A very early look at the summer ahead


I’m writing this just before Midnight San Antonio time, so there’s going to be a little bit more emotion in this post then normal. 

As a basketball fan and writer, this Western Conference Finals was incredibly entertaining and fascinating to watch.  As a San Antonio Spurs fan it was, well, I’m not entirely sure what to say it was.  So often fans have excuses why something doesn’t work out the way you want it to.  Last season Manu Ginobili broke his arm with two games left in the season.  In 2008, Ginobili hurt his ankle against New Orleans, leaving the Spurs hobbled against the Lakers in the Western Conference Finals.  What if Manu doesn’t foul Dirk on that layup in 2006.  What if .4 doesn’t happen.  This season?  I’m not sure there’s anything to make an excuse for. 

Losing to a team like the Oklahoma City Thunder is fine, but it’s the losing in general part I have a problem with.  You always want your team to win a title, but there are certain years where you get “that feeling” and most Spurs fans had it really up until somewhere around the Game Four or Game Five loss.  I didn’t even want this as a selfish fan, but for the head coach that made almost every right call there was to make this season.  I wanted it for the 2011 NBA All-Star who accepted his role as a Sixth Man again.  Most of all I wanted it for Tim Duncan.  To see him catch Kobe in the ring department, possibly double him up in the Finals MVP collection, would’ve been possibly my favorite moment ever as a Spurs fan.  Watching him the last couple of games you could almost tell that might have been his favorite moment ever too (getting another ring anyways, who knows if he cares about Kobe).

Now I don’t know if the Spurs just missed their last great chance with this “Three Amigos” core or if they’re a guy or two away from being in the Finals next season.  A couple of things stuck out during their only four game losing streak of the season.  First, when Duncan wasn’t on the court, the Spurs were an awful defensive team.  Even with Splitter out there (when he was actually allowed out there) they just didn’t have the length to bother Oklahoma City once they got in to the paint.  The other problem is when guys stopped missing shots, they didn’t have one guy they could go to either get to the foul line or rise up over someone and get a bucket.  The Thunder had two or three depending on what Westbrook’s shot was doing.  Manu did a pretty job of doing that but he couldn’t be out there all 48 minutes.  The Spurs do have a little bit of flexibility this summer and a ton next summer.  Let’s look forward a bit.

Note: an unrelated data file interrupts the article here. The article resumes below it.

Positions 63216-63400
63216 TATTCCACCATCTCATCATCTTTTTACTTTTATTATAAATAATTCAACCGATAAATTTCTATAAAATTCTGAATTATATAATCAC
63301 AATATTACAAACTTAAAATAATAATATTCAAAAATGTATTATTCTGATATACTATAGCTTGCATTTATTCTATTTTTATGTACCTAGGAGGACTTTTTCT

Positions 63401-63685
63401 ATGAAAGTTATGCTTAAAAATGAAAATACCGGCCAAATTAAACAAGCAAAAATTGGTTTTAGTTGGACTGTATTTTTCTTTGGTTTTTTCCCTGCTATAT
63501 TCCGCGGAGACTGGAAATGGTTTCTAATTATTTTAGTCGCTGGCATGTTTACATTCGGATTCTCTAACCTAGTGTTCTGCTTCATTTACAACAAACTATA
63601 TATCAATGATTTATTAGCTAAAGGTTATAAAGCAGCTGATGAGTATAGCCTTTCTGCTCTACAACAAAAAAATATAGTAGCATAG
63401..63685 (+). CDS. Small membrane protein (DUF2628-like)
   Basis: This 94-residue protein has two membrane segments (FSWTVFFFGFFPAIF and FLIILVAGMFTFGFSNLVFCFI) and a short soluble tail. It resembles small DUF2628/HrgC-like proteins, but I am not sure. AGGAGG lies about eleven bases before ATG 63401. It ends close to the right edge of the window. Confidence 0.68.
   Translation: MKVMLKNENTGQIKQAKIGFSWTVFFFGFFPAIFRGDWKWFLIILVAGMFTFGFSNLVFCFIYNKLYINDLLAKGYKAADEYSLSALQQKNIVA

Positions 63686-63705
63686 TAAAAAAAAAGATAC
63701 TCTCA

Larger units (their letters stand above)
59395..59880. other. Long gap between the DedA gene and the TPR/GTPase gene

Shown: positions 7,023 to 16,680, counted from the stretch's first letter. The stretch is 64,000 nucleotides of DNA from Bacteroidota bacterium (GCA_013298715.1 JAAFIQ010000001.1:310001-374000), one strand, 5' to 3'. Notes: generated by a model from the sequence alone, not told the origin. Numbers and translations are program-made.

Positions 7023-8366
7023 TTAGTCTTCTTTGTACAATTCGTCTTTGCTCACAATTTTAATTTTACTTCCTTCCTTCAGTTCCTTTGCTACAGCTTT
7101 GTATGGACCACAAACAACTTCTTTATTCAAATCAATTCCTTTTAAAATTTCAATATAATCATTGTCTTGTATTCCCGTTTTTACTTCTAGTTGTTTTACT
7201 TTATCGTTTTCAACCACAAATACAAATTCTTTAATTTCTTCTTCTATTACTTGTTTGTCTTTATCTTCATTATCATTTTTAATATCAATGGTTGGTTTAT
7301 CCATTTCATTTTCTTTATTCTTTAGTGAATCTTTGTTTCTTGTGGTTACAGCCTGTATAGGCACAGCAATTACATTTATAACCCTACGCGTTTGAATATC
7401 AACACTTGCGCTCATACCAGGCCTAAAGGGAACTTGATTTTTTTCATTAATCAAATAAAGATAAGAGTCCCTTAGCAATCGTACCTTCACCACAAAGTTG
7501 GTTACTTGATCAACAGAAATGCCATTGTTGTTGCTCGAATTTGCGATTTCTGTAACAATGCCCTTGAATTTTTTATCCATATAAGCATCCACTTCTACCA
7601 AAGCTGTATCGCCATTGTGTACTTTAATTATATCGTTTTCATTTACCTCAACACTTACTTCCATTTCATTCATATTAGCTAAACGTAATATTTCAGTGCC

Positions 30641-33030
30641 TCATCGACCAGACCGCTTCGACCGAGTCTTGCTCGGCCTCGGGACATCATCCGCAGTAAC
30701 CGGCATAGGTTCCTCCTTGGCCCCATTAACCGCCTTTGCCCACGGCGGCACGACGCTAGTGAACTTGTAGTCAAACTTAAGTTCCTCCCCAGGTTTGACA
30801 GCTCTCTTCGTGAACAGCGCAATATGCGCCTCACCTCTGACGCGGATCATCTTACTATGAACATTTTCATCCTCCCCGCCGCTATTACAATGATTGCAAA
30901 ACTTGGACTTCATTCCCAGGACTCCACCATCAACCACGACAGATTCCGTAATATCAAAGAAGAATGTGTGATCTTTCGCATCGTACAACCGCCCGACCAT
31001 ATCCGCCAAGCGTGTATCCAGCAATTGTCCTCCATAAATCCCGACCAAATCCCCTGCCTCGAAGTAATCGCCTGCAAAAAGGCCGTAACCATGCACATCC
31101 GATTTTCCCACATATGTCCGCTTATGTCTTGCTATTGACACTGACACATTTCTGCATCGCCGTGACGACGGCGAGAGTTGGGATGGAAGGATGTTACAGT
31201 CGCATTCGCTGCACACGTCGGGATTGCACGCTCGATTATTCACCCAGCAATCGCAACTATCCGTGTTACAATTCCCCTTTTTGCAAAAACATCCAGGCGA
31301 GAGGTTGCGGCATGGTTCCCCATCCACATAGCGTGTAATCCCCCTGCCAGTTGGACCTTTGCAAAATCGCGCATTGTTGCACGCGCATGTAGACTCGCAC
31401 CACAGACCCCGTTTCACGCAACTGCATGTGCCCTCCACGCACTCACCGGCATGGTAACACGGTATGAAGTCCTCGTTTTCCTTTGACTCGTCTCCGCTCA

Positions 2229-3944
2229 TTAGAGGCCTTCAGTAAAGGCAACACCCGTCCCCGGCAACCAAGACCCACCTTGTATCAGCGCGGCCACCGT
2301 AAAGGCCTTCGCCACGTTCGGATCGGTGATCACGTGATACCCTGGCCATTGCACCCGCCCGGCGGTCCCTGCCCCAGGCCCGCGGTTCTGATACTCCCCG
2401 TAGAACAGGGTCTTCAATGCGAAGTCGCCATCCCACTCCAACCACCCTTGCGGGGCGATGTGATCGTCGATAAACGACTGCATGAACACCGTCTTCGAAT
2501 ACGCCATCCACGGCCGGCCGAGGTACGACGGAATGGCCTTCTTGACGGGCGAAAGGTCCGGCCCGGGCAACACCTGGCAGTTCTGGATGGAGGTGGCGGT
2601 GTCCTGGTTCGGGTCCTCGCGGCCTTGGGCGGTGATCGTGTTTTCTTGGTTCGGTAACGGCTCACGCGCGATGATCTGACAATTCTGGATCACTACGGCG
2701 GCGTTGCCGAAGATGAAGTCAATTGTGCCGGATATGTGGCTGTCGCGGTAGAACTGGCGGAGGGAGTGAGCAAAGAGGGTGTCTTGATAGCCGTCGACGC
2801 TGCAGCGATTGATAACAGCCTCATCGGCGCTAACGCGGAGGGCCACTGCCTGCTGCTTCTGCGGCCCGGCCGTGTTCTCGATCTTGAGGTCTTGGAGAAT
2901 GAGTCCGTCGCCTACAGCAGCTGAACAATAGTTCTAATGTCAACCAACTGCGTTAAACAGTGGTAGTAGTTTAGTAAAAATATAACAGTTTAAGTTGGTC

-The Spurs do not have a first round draft pick this season.  It was part of the Stephen Jackson-Richard Jefferson trade.  It would’ve been the 30th pick.  There’s nothing saying they can’t trade back in to the first round and if last year is any indication, they won’t hesitate to make a move they thing will help.

-The Spurs have approximately $23 million in salaries coming off the books this summer, putting them approximately eight to nine million dollars under the projected salary cap according to Sham Sports.  Most of that money coming off the books is thanks to Tim Duncan’s expiring $21 million contract.

-Speaking of Duncan, he’s not going anywhere and will take up a large portion of the Spurs’ cap money.  This is a total guess, but I expect Timmy, who has no interest in playing anywhere but San Antonio, to sign for two years at around $16 million.  Maybe he does the Spurs a solid and signs for less than that, but realistically that’s his salary range.